America is sitting on our world. I am making films that have to do with America [because] 60% of my life is America. So I am in fact an American, but I can’t go there to vote, I can’t change anything. I am an American, so that is why I make films about America.
A quick scan of reviews reveals just how complex and subtle Dogville actually is. James Berardinelli, on his website Reelviews, muses, “What does it all mean? The film is cleverly developed so that there are at least two apparent interpretations” and goes on to suggest that Grace could either represent the oppressed masses or North America, as in the formerly exploited and now oppressing North America. Stephen Holden of The New York Times reads it as “depicting as a lie the ideal of embracing human community (and especially the cozy, cookie-baking dream of small-town America)” and that its message is “that good people are resented for their virtue.” Elbert Ventura of Allmovie.com, says that it “comments on the essential hypocrisy and meanness of America” but that the end-credit photo montage presented to the tune of David Bowie’s “Young Americans” asks for “a more limited reading.”
If I may join in the fun, I’d like to offer two more “readings” that by no mean cancel out the above interpretations. That is the pleasure of art. Firstly, I think the film is meant to illustrate an aphorism of Saint Isaac the Syrian (whether or not von Trier has read Saint Isaac). In Homily 51, Saint Isaac says, “As grass and fire cannot coexist in one place, justice and mercy cannot abide in one soul.” Saint Isaac refers to the human soul, of course, because within the Christian tradition God is always both a God of justice and a God of mercy. It seems to me that von Trier, as a Roman Catholic, is meditating on the face of justice presented in the Old Testament and the face of mercy presented in the New Testament. Along with this biblical theme, the film continues his obsession with persecuted women. Frequently accused of misogyny in his films, he explains to Newsweek that this is not the case. His heroines, he says, are infused with his own experiences. “Those characters are not women, not female at all,” he says. “They are self-portraits.” Why does von Trier use women as his stand-ins, the literal-minded may ask? Vibeke Windelov, his producer explains:
In society, women are allowed to express more, emotionally, verbally. Think how rare it is for a male in a movie to say and do all the things women say and do in Lars’s films.
Layering this factor into his meditation, the end of Dogville could be interpreted as von Trier (with Grace as his avatar) struggling to acquire the virtue of mercy while trying to understand how mercy relates to justice. Finally, perhaps, he mistakes the passion of vengeance for the virtue of justice.
Secondly, perhaps Dogville represents Denmark, Scandinavia, Europe and the rest of the world. After all, a British-style narrator presents us with a town (he refers to it constantly as a township; I’ve never heard an American say that) that has socialist, secular services of moral rearmament, a town whose people discuss stoicism, give their children names out of Homer, engage in fertility rites, and write Latin graffiti on the mine entrance. None of this seems at all characteristic of Americans. Further, they are relatively poor, compared to the gangsters, I mean. What if Grace and her gangster family are the Americans? What if the people of Dogville are only the “young Americans”? After all, the people of the world are all becoming young Americans now in the face of an ever-expanding American Empire. How does that scan? Americans send some of our people overseas to “help” and we are used and abused in return. But watch out, von Trier warns, America will show up and destroy you all someday. Like Randy Newman sang with great cynicism many years ago:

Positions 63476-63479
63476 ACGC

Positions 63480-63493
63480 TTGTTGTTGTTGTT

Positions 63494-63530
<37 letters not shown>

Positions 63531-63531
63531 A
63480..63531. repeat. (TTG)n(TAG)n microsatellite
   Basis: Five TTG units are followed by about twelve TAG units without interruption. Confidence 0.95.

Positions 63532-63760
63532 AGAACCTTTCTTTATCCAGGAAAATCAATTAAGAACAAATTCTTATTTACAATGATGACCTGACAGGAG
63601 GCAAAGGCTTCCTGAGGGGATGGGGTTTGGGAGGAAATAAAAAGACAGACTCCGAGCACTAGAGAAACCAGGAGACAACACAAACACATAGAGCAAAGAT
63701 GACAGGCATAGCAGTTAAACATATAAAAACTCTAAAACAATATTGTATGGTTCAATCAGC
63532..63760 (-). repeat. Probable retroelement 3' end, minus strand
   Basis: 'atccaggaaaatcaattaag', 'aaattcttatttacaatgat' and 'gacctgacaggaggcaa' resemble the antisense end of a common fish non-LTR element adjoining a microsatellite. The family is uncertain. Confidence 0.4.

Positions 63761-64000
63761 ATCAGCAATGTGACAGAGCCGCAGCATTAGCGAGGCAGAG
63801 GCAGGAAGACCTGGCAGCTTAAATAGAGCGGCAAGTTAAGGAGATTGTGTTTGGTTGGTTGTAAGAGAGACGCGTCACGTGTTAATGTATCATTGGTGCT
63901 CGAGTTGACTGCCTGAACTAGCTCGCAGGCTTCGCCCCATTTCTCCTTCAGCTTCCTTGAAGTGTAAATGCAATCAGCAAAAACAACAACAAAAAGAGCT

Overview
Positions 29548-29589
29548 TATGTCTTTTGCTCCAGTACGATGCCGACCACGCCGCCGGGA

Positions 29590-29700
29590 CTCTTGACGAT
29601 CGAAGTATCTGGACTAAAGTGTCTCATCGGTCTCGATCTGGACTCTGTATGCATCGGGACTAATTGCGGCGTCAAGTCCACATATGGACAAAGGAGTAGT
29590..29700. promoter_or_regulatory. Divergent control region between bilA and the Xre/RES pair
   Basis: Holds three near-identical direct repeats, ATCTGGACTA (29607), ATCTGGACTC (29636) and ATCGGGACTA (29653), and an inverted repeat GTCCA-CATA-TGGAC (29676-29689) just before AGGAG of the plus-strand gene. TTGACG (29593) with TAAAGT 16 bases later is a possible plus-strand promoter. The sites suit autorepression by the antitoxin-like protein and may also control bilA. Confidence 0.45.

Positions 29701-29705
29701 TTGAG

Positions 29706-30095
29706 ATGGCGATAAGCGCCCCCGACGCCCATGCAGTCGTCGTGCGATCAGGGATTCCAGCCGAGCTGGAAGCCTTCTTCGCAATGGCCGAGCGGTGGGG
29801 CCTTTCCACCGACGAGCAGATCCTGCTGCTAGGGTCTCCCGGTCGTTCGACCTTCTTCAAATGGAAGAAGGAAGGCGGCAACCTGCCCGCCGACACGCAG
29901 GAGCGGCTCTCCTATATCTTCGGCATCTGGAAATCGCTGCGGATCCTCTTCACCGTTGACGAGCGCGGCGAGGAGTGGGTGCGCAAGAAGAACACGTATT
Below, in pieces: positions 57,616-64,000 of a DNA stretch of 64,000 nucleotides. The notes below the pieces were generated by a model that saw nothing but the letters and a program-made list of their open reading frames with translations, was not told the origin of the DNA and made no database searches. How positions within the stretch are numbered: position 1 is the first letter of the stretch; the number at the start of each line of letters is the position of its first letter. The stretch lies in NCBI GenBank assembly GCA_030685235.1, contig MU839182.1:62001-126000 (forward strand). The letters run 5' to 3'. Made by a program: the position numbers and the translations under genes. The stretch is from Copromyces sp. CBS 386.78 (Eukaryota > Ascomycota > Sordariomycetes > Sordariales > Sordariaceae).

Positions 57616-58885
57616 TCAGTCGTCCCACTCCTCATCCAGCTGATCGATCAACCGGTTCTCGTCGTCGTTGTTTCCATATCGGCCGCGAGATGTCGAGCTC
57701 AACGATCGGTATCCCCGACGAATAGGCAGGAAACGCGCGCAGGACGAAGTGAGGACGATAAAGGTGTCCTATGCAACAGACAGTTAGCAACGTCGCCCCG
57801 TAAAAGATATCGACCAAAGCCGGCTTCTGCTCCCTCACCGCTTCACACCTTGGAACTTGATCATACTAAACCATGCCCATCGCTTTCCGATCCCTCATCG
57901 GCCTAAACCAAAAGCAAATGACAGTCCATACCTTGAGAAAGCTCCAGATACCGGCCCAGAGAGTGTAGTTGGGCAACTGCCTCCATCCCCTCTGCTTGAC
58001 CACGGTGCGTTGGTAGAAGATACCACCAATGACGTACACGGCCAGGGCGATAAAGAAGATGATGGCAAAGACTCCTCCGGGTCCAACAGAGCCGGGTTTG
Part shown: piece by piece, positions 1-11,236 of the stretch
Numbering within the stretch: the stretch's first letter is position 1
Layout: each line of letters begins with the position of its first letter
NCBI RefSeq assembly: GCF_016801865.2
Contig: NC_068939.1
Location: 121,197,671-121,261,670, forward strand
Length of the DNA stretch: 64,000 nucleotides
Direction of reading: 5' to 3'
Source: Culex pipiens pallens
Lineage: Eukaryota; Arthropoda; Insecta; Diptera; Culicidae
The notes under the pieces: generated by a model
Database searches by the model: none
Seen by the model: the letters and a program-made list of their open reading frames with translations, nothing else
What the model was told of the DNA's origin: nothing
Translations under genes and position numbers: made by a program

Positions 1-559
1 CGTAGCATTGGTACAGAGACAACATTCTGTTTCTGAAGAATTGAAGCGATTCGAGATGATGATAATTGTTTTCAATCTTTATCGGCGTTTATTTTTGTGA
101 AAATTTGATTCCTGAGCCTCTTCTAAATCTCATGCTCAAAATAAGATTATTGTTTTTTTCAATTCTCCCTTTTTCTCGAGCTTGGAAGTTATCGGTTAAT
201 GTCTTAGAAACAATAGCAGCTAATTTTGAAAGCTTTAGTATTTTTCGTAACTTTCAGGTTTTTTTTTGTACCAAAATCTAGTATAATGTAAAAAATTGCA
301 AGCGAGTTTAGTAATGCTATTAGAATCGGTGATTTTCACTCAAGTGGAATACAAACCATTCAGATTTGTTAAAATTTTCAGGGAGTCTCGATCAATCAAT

We give them money – but are they grateful?
No, they’re spiteful and they’re hateful
They don’t respect us – so let’s surprise them
We’ll drop the big one and pulverise them…. They all hate us anyhow
So let’s drop the big one now
Have we all become so “Sithian” in our absolutes that we are now incapable of understanding the figurative? Incapable of considering multiple points of view? Have the fundamentalist terrorists reduced us to a jingoistic tribalism of our own? I see Lars von Trier as a modern-day Dostoevsky. Like the Russian novelist, he may be reactionary, neurotic and anti-modern, but he presents us with an artistic canvas of dialectic complexity capable of resonating in interesting ways with mature and educated minds.
© Thomas Beltzer, August 2002
Addendum © 2005 Thomas Beltzer
Films directed by von Trier:
Befrielsesbilleder (1983) (Documentary)
The Element of Crime (Forbrydelsens Element) (1984)
Zentropa (1992) (title in U.S and Australia, known as Europa elsewhere)
The Kingdom (Riget) (1994) (Made for television)
Breaking the Waves (1996)
The Kingdom II (Riget II) (1997)
The Idiots (Idioterne) (1998)
Dancer in the Dark (2000)